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Published as a special resource from the Nancy Davis Foundation for MS and WebMD.

A number of drugs have been shown to slow the progression of MS in some people. These are called the disease-modifying drugs. They include:

  • Aubagio (teriflumonide)
  • Avonex (interferon beta-1a)
  • Betaseron (interferon beta-1b)
  • Copaxone (glatiramer acetate)
  • Gilenya (fingolimod)
  • Novantrone (mitoxantrone)
  • Rebif (interferon beta-1a)
  • Tecfidera (dimethyl fumarate)
  • Tysabri (natalizumab)

How Do These Drugs Work?

All of these drugs work by suppressing, or altering, the activity of the body's immune system. Thus, these therapies are based on the theory that MS is, at least in part, a result of an abnormal response of the body's immune system that causes it to attack the myelin surrounding nerves.

Do the Drugs Cure MS?

These drugs do not cure MS, but they do reduce the frequency and severity of attacks and the development of new brain lesions. In addition, they slow down the progression of MS, reducing future disability.

These drugs can improve the quality of life for many people with MS. Therefore, most doctors suggest that treatment with one of these drugs be started in most people as soon as a diagnosis of relapsing-remitting MS has been made.

Is Drug Treatment Right for Me?

The decision concerning whether or when to begin treatment with one of these medications is best made by you and your doctor. Factors that should be considered include potential side effects, benefits, frequency, method of medication delivery, and your personal concerns, priorities and lifestyle.

The most important goal is to find a treatment you can use comfortably and consistently. Each pharmaceutical company offers customer support and may also provide some financial assistance for qualifying individuals without prescription drug coverage.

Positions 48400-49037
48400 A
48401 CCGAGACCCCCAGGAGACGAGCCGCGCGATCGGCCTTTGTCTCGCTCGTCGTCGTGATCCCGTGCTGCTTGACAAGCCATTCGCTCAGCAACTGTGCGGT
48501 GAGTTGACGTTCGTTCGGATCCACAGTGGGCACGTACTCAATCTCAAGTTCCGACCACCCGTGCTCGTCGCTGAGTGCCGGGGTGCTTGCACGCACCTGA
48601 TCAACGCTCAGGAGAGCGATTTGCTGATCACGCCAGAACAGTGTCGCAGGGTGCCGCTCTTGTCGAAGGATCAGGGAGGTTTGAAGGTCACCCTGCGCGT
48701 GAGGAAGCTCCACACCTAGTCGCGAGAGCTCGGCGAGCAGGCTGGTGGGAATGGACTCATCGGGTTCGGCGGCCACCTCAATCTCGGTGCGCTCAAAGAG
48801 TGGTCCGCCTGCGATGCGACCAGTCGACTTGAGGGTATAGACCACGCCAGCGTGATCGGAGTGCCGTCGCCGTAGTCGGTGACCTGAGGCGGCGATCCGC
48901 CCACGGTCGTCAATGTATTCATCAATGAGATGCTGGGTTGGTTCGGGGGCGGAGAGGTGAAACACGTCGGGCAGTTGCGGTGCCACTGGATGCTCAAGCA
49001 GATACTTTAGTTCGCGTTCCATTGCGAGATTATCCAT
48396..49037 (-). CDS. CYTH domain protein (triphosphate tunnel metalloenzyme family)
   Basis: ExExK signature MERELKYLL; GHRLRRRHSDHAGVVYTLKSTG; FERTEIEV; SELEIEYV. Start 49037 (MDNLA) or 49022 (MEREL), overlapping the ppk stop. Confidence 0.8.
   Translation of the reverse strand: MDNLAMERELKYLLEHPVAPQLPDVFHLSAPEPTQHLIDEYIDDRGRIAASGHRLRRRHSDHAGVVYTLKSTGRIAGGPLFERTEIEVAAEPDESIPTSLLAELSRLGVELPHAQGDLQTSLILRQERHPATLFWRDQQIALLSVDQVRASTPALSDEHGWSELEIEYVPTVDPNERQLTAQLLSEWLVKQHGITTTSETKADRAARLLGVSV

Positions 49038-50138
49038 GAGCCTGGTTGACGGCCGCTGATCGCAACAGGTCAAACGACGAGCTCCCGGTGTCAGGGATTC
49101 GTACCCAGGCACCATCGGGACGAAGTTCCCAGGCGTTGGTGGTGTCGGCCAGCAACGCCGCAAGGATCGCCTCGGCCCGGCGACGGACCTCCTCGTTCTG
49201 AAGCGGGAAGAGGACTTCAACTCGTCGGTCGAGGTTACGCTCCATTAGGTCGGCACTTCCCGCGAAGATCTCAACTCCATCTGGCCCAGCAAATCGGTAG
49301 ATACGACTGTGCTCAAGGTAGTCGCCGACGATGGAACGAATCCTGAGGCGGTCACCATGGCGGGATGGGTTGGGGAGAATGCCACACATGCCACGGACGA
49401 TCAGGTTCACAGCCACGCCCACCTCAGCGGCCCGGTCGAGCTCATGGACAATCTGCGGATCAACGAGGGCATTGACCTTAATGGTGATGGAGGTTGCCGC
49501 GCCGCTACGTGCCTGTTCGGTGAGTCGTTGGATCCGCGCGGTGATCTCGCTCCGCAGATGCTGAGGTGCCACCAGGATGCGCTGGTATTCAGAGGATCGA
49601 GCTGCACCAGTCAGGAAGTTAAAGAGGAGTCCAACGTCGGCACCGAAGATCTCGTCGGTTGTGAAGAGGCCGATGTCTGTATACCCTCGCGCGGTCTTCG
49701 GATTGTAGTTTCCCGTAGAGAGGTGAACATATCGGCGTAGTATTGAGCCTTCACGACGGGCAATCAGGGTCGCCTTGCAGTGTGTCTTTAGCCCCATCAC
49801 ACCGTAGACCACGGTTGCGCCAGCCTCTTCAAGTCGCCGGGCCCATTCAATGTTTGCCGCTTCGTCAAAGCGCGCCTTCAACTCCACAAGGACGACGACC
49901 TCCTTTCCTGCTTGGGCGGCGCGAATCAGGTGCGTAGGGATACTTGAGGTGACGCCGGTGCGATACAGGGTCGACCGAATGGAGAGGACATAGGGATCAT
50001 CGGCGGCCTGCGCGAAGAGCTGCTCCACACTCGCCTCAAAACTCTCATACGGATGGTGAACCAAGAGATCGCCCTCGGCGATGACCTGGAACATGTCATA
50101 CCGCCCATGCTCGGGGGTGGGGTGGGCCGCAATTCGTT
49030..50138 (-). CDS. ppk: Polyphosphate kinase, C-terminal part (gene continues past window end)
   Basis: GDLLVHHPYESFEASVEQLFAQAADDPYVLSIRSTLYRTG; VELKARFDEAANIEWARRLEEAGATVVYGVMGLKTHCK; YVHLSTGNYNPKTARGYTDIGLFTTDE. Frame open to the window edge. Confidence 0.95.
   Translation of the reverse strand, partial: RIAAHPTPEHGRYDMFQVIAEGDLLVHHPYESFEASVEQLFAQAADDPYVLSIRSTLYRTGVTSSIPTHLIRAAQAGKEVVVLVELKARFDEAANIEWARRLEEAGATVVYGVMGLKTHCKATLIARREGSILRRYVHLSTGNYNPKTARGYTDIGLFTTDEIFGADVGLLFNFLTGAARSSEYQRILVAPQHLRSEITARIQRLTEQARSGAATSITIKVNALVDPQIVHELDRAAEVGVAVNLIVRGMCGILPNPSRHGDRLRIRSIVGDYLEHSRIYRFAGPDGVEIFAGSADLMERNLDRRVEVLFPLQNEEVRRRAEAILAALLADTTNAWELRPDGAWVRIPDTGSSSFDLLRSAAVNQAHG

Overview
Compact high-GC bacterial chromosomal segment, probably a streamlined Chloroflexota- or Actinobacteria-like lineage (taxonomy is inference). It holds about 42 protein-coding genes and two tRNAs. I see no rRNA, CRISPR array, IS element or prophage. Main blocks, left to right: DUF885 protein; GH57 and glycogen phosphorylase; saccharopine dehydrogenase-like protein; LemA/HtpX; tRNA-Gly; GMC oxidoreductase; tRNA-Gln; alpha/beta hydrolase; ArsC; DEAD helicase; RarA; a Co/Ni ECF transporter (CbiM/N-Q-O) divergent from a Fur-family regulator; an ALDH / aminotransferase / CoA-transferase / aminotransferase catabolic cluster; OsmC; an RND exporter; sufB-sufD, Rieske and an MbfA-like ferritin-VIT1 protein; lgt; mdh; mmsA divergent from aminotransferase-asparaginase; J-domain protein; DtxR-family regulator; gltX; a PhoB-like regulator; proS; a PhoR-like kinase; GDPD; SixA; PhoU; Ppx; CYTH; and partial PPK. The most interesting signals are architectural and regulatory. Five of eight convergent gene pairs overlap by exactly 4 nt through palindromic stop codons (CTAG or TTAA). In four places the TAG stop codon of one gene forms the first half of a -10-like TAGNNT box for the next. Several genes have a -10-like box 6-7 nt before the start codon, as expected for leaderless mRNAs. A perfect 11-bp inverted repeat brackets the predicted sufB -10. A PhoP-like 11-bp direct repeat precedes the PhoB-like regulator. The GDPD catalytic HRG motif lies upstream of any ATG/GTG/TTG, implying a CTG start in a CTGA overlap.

Here's what you need to know about the most commonly used MS drugs.

Aubagio (teriflunomide)
  Use: Treatment of relapsing forms of MS.
  How administered: a tablet by mouth
  Frequency of use: Daily
  Common side effects: Diarrhea, liver problems, nausea, hair loss
  Support Program: 855-MSOne2One (855-676-6326)

 

Avonex (interferon beta-1a)
  Use: Treatment of relapsing forms of MS, and to treat after an initial episode of inflammation
  How administered: Injection into a muscle
  Frequency of use: Weekly
  Common side effects: Mild flu-like symptoms
  Support Program: MS Active Source 800-456-2255

 

Betaseron (interferon beta-1b)
  Use: Treatment of relapsing forms of MS
  How administered: Injection under the skin
  Frequency of use: Every other day
  Common side effects: Mild flu-like symptoms
  Support Program: MS Pathways 800-788-1467

 

Copaxone (glatiramer acetate)
  Use: Treatment of relapsing-remitting MS
  How administered: Injection under the skin
  Frequency of use: Three times per week
  Common side effects: Reaction at the injection site
  Support Program: Shared Solutions 800-887-8100

 

Gilenya (fingolimod)
  Use: Treatment of relapsing MS
  How administered: A pill by mouth
  Frequency of use: Daily
  Common side effects: headache, diarrhea, back pain, and abnormal liver tests

 

Novantrone (mitoxantrone)
  Use: Treatment of rapidly worsening relapsing-remitting MS

and for progressive-relapsing or secondary-progressive forms of MS
  How administered: By IV
  Frequency of use: Once every 3 months or four times a year. Maximum dose 8-12 doses
  Common side effects: Nausea, hair thinning, decreased white blood cell count
  Support Program: MS LifeLines 877-447-3243

Nancy Davis Foundation For MS

The foundation is dedicated to the treatment and ultimate cure of MS. Funding research is the core focus of the foundation. Their annual MS Forum & Expo on May 8th featured top MS doctors discussing the latest advances in MS research and patient care.